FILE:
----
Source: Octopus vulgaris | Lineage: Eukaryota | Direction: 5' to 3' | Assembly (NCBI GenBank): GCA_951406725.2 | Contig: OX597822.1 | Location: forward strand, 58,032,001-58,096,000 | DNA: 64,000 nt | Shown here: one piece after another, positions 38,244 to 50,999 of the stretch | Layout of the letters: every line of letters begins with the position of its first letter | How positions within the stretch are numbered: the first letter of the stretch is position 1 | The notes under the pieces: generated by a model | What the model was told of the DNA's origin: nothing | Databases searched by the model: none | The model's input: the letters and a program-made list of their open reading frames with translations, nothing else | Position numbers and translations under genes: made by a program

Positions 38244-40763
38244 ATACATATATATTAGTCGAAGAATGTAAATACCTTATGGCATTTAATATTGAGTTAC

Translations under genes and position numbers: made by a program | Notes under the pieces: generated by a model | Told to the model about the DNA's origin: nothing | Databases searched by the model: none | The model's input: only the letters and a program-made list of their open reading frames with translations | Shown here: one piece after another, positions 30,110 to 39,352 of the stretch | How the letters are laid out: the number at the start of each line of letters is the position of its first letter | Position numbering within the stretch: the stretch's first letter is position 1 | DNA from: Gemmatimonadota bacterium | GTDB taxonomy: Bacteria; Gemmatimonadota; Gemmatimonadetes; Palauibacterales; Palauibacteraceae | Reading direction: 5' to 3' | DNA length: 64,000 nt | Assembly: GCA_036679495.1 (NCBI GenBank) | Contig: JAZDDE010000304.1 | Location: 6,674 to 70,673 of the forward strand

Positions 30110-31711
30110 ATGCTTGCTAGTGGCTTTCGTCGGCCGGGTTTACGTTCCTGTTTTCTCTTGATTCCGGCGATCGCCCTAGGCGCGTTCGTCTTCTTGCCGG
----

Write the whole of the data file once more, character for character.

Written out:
Source: Octopus vulgaris | Lineage: Eukaryota | Direction: 5' to 3' | Assembly (NCBI GenBank): GCA_951406725.2 | Contig: OX597822.1 | Location: forward strand, 58,032,001-58,096,000 | DNA: 64,000 nt | Shown here: one piece after another, positions 38,244 to 50,999 of the stretch | Layout of the letters: every line of letters begins with the position of its first letter | How positions within the stretch are numbered: the first letter of the stretch is position 1 | The notes under the pieces: generated by a model | What the model was told of the DNA's origin: nothing | Databases searched by the model: none | The model's input: the letters and a program-made list of their open reading frames with translations, nothing else | Position numbers and translations under genes: made by a program

Positions 38244-40763
38244 ATACATATATATTAGTCGAAGAATGTAAATACCTTATGGCATTTAATATTGAGTTAC

Translations under genes and position numbers: made by a program | Notes under the pieces: generated by a model | Told to the model about the DNA's origin: nothing | Databases searched by the model: none | The model's input: only the letters and a program-made list of their open reading frames with translations | Shown here: one piece after another, positions 30,110 to 39,352 of the stretch | How the letters are laid out: the number at the start of each line of letters is the position of its first letter | Position numbering within the stretch: the stretch's first letter is position 1 | DNA from: Gemmatimonadota bacterium | GTDB taxonomy: Bacteria; Gemmatimonadota; Gemmatimonadetes; Palauibacterales; Palauibacteraceae | Reading direction: 5' to 3' | DNA length: 64,000 nt | Assembly: GCA_036679495.1 (NCBI GenBank) | Contig: JAZDDE010000304.1 | Location: 6,674 to 70,673 of the forward strand

Positions 30110-31711
30110 ATGCTTGCTAGTGGCTTTCGTCGGCCGGGTTTACGTTCCTGTTTTCTCTTGATTCCGGCGATCGCCCTAGGCGCGTTCGTCTTCTTGCCGG